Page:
>> Veronika Datzer: Wonderful. Does it work now? Okay.
>> MODERATOR: We can hear you, thank you.
>> Veronika Datzer: Wonderful. Thank you. Thanks so much for having me. As mentioned I'm a policy advisor so my views are very political. Before I go into the German or European perspective. Two quick words on NATO. NATO itself doesn't sanction. And this was actually never really discussed. The focus is how we can become more resilient in A, supporting Ukraine and B, supporting all NATO allies in case of cyber attacks. Sanctioning by NATO as an act, so to say, wasn't really in the room.
I would like to start with sanctions generally. They don't work when it comes ‑‑ this is seen in regimes from the 1950s to 2000s. I would say. Sanctions only work when targeted. They have the possibility to work when they're targeted. Sanctioning the Internet is different from a targeted sanction. In Germany and Europe, everyone was shocked by the events and are still horrified by it, sanctioning or cutting Russia off the Internet as such wasn't on the tables. It would harm not only the regime, but the people living there. And that also includes people that might want to protest against what is going on in terms of unjustified.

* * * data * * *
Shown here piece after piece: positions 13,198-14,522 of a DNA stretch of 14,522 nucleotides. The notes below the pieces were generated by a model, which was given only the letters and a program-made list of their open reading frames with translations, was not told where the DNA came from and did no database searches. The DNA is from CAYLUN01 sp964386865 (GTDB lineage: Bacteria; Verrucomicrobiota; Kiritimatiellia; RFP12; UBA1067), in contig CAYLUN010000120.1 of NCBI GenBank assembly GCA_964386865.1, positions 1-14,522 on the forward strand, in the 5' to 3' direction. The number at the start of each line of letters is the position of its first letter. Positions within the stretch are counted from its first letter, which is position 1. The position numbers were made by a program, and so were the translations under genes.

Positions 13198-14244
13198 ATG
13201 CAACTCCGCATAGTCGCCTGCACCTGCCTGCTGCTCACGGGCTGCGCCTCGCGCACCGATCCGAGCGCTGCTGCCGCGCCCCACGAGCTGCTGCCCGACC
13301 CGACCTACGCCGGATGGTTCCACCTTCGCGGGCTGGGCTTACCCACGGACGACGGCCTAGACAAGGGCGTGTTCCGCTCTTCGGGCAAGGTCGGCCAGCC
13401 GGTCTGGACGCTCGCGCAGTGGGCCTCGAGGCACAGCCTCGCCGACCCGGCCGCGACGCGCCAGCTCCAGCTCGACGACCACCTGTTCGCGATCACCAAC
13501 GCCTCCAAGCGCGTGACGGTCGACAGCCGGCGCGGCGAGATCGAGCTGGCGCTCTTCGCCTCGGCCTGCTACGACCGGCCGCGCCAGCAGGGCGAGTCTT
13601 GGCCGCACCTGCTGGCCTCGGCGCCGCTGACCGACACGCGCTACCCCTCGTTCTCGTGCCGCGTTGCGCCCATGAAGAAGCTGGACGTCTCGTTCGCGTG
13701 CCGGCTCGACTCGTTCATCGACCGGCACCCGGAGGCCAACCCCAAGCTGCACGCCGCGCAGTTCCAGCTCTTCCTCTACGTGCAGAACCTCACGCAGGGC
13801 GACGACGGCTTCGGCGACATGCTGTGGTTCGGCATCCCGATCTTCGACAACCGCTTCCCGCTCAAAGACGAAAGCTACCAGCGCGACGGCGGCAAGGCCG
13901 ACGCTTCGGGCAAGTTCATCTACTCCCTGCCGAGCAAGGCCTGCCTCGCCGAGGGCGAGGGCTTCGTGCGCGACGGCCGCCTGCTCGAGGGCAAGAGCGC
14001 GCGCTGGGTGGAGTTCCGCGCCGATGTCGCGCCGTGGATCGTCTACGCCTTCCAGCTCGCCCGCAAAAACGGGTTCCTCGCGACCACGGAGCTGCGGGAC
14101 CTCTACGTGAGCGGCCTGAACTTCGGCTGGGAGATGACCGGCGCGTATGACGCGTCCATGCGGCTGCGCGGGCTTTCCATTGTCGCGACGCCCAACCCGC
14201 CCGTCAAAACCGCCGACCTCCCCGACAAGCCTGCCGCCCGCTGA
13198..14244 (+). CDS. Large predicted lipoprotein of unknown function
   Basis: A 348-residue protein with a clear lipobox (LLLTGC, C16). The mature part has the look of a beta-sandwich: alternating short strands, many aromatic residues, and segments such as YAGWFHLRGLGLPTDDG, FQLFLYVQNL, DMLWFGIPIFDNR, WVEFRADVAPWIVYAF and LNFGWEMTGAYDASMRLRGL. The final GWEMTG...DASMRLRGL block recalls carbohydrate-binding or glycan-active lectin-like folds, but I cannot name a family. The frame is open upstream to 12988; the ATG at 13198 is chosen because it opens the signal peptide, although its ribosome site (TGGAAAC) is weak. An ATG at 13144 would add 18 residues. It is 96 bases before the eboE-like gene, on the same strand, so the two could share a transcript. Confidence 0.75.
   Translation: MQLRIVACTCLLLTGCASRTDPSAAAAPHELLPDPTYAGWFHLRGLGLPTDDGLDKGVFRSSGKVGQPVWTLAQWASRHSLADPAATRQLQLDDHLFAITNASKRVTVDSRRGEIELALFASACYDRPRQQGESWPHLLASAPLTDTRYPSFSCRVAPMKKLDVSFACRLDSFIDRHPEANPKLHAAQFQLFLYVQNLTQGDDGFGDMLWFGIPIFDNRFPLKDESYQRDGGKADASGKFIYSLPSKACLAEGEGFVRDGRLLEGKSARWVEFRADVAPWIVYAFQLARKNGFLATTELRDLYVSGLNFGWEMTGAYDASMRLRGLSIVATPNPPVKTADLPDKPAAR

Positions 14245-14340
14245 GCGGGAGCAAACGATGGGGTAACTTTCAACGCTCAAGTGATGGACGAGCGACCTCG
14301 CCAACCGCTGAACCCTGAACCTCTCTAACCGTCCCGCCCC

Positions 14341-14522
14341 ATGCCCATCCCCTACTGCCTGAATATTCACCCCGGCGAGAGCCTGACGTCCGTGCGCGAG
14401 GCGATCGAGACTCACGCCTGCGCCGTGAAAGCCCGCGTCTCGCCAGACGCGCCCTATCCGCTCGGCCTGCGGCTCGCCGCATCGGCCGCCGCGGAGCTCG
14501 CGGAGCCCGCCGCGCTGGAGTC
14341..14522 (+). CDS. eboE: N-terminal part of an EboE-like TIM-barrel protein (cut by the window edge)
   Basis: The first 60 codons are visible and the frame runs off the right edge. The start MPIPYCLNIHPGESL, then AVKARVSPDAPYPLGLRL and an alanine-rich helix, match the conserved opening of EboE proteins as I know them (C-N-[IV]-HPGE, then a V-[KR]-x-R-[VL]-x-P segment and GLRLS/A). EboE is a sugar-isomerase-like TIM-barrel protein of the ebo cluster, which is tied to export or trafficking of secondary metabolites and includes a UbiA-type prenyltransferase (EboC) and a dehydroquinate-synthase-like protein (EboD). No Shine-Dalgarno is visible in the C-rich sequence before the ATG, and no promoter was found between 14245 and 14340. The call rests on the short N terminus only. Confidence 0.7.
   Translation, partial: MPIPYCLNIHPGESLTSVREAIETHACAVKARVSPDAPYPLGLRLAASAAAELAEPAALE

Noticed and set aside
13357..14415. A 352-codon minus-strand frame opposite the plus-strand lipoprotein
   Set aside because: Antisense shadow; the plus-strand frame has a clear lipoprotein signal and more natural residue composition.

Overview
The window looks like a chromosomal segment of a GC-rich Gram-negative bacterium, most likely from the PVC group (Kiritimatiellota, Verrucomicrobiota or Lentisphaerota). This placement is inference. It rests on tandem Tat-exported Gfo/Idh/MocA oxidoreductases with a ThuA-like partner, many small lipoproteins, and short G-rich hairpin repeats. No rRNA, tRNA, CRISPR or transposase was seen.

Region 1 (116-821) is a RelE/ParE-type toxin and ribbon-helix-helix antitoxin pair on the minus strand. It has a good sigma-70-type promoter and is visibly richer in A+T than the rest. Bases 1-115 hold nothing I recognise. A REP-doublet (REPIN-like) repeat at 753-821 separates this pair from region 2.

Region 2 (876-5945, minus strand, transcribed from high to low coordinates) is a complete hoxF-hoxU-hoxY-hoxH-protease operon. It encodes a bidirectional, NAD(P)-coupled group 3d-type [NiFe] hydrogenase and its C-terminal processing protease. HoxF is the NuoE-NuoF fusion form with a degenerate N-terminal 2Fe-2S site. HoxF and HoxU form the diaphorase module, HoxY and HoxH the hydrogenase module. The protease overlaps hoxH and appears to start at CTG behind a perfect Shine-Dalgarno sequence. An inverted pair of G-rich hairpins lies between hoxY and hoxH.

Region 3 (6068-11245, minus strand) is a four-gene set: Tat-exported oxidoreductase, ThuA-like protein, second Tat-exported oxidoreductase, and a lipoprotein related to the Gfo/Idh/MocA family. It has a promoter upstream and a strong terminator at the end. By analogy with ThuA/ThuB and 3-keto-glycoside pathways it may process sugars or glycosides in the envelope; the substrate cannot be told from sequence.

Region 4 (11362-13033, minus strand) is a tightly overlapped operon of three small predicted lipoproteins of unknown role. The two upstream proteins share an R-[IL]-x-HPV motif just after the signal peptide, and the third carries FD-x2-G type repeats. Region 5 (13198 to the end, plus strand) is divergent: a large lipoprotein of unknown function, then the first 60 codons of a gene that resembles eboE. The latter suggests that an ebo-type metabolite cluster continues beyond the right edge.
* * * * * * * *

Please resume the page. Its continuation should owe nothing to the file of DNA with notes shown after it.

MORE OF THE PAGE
As we see with cyber attacks, we never quite understand why the consequences can be, often actors are impacted by Internet shutdowns or cyber attack that we don't see as the primary or central actors to be sanctioned, targeted, et cetera. We call for it, but I believe the political point of view the effects would have been dramatic and averse across the entire world.